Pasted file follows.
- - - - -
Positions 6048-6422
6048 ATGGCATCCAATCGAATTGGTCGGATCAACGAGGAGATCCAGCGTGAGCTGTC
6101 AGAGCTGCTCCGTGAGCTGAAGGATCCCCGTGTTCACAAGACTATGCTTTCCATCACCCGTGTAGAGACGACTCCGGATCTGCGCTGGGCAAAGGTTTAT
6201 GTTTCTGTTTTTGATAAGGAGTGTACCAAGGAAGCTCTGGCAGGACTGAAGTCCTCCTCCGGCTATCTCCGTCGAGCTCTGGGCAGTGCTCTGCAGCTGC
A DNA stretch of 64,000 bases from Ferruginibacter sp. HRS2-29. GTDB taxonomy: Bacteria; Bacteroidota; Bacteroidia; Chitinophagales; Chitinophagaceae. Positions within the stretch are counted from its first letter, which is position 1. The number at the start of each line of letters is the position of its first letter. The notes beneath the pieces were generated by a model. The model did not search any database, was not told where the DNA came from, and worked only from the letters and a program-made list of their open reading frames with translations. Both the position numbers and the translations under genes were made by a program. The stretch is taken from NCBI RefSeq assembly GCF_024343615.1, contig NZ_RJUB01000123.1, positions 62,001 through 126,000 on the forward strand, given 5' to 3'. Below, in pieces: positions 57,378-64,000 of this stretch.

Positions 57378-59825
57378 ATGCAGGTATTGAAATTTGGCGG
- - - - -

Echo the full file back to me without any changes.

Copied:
Positions 6048-6422
6048 ATGGCATCCAATCGAATTGGTCGGATCAACGAGGAGATCCAGCGTGAGCTGTC
6101 AGAGCTGCTCCGTGAGCTGAAGGATCCCCGTGTTCACAAGACTATGCTTTCCATCACCCGTGTAGAGACGACTCCGGATCTGCGCTGGGCAAAGGTTTAT
6201 GTTTCTGTTTTTGATAAGGAGTGTACCAAGGAAGCTCTGGCAGGACTGAAGTCCTCCTCCGGCTATCTCCGTCGAGCTCTGGGCAGTGCTCTGCAGCTGC
A DNA stretch of 64,000 bases from Ferruginibacter sp. HRS2-29. GTDB taxonomy: Bacteria; Bacteroidota; Bacteroidia; Chitinophagales; Chitinophagaceae. Positions within the stretch are counted from its first letter, which is position 1. The number at the start of each line of letters is the position of its first letter. The notes beneath the pieces were generated by a model. The model did not search any database, was not told where the DNA came from, and worked only from the letters and a program-made list of their open reading frames with translations. Both the position numbers and the translations under genes were made by a program. The stretch is taken from NCBI RefSeq assembly GCF_024343615.1, contig NZ_RJUB01000123.1, positions 62,001 through 126,000 on the forward strand, given 5' to 3'. Below, in pieces: positions 57,378-64,000 of this stretch.

Positions 57378-59825
57378 ATGCAGGTATTGAAATTTGGCGG